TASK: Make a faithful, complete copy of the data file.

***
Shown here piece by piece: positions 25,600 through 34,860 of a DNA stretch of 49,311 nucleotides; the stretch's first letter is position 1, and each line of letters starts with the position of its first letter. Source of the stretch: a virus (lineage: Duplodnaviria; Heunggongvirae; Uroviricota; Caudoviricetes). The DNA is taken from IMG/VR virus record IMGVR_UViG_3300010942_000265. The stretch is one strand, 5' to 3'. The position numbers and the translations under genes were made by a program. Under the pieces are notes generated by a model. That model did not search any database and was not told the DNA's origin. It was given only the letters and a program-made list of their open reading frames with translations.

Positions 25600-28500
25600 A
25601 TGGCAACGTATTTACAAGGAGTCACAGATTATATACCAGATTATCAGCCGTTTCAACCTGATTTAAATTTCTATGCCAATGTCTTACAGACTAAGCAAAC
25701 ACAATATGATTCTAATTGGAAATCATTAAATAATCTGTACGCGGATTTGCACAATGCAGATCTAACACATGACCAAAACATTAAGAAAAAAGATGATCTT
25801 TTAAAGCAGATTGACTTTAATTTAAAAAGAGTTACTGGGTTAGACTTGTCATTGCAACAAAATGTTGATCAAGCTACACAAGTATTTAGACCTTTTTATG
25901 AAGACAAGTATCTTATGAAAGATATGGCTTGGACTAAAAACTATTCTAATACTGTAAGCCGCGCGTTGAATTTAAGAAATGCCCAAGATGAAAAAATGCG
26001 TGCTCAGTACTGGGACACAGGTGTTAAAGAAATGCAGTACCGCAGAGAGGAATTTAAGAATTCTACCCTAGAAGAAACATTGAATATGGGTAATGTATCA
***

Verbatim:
Shown here piece by piece: positions 25,600 through 34,860 of a DNA stretch of 49,311 nucleotides; the stretch's first letter is position 1, and each line of letters starts with the position of its first letter. Source of the stretch: a virus (lineage: Duplodnaviria; Heunggongvirae; Uroviricota; Caudoviricetes). The DNA is taken from IMG/VR virus record IMGVR_UViG_3300010942_000265. The stretch is one strand, 5' to 3'. The position numbers and the translations under genes were made by a program. Under the pieces are notes generated by a model. That model did not search any database and was not told the DNA's origin. It was given only the letters and a program-made list of their open reading frames with translations.

Positions 25600-28500
25600 A
25601 TGGCAACGTATTTACAAGGAGTCACAGATTATATACCAGATTATCAGCCGTTTCAACCTGATTTAAATTTCTATGCCAATGTCTTACAGACTAAGCAAAC
25701 ACAATATGATTCTAATTGGAAATCATTAAATAATCTGTACGCGGATTTGCACAATGCAGATCTAACACATGACCAAAACATTAAGAAAAAAGATGATCTT
25801 TTAAAGCAGATTGACTTTAATTTAAAAAGAGTTACTGGGTTAGACTTGTCATTGCAACAAAATGTTGATCAAGCTACACAAGTATTTAGACCTTTTTATG
25901 AAGACAAGTATCTTATGAAAGATATGGCTTGGACTAAAAACTATTCTAATACTGTAAGCCGCGCGTTGAATTTAAGAAATGCCCAAGATGAAAAAATGCG
26001 TGCTCAGTACTGGGACACAGGTGTTAAAGAAATGCAGTACCGCAGAGAGGAATTTAAGAATTCTACCCTAGAAGAAACATTGAATATGGGTAATGTATCA